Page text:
Express boats berthed at Kapit Wharf Terminal
Chairman of Sarawak Express Boats Association (Third, Sixth and Seventh Division), Lau Hieng Choon recalled he was still skippering the traditional motor launch along the Sarikei route when the Kapit route was launched.
During those times, he said, the Kapit route was not as popular as the Sibu-Sarikei route as the logging industry had yet to gain traction.
Distance, lack of river transportation and various inconveniences could be the reason why the people shunned travelling to Kapit back then.
In comparison, the Sibu-Sarikei route was more popular due partly to the poor road condition between Sibu and Sarikei.
On the Kapit trip, Lau recalled he once took a 6.30am express boat and only arrived in Kapit at 7.30pm.
It was almost a day trip but Lau said nothing could be done about it as the express boats back then used the 216hp engine that produced only 20 per cent of the power generated by modern-day engines of more than 1000hp.
“Today, it takes only about three hours to reach Kapit, depending on passenger load and the water flow. If there were fewer passengers and the current favoured the express boats, the journey would be faster.”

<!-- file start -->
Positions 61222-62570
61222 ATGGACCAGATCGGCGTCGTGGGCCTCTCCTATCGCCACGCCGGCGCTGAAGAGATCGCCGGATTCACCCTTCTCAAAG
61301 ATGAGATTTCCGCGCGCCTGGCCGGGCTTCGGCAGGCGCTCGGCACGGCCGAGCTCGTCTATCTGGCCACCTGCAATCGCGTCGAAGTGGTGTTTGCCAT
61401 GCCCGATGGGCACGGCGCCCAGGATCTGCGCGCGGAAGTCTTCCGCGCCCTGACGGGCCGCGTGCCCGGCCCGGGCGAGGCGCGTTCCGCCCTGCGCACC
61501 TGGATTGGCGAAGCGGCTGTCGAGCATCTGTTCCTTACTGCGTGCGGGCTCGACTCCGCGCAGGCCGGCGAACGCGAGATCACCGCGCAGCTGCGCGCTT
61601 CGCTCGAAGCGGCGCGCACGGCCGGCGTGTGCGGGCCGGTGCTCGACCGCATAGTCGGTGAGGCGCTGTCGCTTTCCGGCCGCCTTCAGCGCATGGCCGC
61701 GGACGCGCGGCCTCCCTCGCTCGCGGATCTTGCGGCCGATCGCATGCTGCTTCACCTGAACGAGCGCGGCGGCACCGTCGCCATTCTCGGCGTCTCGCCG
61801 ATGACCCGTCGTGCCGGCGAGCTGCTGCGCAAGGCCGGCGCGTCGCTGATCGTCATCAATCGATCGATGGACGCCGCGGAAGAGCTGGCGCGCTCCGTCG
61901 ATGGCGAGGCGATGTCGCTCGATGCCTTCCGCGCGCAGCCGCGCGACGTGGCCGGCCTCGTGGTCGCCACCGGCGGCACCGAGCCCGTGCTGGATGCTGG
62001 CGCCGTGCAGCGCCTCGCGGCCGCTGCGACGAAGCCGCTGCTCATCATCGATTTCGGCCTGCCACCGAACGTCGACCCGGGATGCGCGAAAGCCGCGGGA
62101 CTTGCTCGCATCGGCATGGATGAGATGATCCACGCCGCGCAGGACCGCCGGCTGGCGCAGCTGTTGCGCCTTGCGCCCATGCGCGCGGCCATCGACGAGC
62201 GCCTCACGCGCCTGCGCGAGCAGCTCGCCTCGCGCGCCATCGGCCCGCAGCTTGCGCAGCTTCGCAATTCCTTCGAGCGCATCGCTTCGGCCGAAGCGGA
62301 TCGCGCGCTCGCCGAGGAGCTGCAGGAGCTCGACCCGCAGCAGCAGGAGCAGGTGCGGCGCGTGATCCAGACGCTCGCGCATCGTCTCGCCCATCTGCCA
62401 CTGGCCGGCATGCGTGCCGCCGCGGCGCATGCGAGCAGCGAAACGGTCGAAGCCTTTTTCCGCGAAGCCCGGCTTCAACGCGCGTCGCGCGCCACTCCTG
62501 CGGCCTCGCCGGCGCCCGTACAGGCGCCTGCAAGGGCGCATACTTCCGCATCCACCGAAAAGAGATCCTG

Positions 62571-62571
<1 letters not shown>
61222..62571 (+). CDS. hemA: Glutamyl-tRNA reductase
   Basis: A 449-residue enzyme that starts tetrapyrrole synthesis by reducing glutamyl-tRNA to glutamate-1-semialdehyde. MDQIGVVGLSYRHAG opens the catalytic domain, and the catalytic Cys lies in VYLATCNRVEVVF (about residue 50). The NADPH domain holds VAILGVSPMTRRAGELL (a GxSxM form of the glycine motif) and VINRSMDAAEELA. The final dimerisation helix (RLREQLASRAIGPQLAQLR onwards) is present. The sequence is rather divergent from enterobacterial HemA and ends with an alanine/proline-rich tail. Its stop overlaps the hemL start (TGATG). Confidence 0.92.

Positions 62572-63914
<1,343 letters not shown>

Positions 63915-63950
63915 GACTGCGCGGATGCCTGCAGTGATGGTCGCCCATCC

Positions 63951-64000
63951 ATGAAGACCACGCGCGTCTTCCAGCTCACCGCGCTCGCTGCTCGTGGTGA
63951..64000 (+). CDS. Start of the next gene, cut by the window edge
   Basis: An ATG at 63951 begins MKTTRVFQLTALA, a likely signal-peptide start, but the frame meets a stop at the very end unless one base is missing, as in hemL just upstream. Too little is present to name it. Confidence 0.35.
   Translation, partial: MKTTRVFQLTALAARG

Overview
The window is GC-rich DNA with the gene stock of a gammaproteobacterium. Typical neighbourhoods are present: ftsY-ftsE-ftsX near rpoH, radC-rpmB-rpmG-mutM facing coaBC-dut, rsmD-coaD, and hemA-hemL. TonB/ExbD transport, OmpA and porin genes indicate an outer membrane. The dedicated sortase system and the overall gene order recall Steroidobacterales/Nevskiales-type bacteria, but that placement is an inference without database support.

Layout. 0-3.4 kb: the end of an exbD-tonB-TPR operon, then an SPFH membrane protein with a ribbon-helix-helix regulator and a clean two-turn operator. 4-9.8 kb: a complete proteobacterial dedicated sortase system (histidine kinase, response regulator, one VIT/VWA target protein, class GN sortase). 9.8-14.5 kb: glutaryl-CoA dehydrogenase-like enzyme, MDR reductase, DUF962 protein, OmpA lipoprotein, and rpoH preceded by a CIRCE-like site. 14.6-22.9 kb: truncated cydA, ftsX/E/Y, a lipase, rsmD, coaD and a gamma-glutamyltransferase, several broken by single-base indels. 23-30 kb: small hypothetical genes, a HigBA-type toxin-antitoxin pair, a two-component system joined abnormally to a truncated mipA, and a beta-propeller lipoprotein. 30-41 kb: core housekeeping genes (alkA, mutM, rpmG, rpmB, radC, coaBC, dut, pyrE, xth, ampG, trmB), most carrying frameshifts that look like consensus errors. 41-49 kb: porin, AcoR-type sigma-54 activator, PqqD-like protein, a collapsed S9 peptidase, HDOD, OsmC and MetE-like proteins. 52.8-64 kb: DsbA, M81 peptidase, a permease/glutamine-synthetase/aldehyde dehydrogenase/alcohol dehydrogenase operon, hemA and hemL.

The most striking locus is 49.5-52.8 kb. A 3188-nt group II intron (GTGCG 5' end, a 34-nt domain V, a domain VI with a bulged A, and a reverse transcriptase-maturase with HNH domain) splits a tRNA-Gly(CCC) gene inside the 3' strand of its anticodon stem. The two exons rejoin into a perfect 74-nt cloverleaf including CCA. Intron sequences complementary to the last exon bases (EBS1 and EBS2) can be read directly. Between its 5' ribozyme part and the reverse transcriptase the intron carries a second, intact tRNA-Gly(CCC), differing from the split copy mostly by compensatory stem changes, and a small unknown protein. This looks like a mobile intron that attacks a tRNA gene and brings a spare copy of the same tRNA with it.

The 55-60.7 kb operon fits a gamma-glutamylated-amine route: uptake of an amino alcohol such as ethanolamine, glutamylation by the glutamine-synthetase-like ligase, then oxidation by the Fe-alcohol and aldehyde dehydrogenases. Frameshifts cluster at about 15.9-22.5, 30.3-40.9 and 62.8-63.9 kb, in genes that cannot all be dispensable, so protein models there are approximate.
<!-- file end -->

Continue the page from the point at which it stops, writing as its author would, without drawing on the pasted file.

By the 1970’s and 1980’s, Lau said the logging industry had mushroomed along the Rajang River and that directly pushed up the demand for more travelling schedules, hence the need for more express boats.
Within a few years, popularity of the Sibu-Kapit route spiralled, so much so that the express boat industry became an instant hit.
At its peak, Lau recalled, there were more than 150 express boats plying the Rajang River, covering routes to Sarikei, Meradong and Kapit. For the Sibu-Sarikei route alone, there were more than 50 boats in operation, he added.
“Everyone jumped on the bandwagon, hoping for a windfall. It was the talk of the town and during those days, it was one of the most popular industry,” he told thesundaypost.
By the 1990’s, improved road accessibility between Sibu and Sarikei had a protracted impact on river transport between Sibu and Sarikei.
“It was like a domino effect. Naturally, with improved road accessibility between Sibu and Sarikei, few people took the trouble to use express boats as they could conveniently use road transport which was a much better alternative.
”Express boats operators plying the Sibu-Sarikei routes had to pay a heavy price for development after road transport between Sibu and Sarikei became easily accessible.
As a cost-saving measure, Lau said express boat operators had no choice but to phase out the Sibu-Sarikei route by 1996.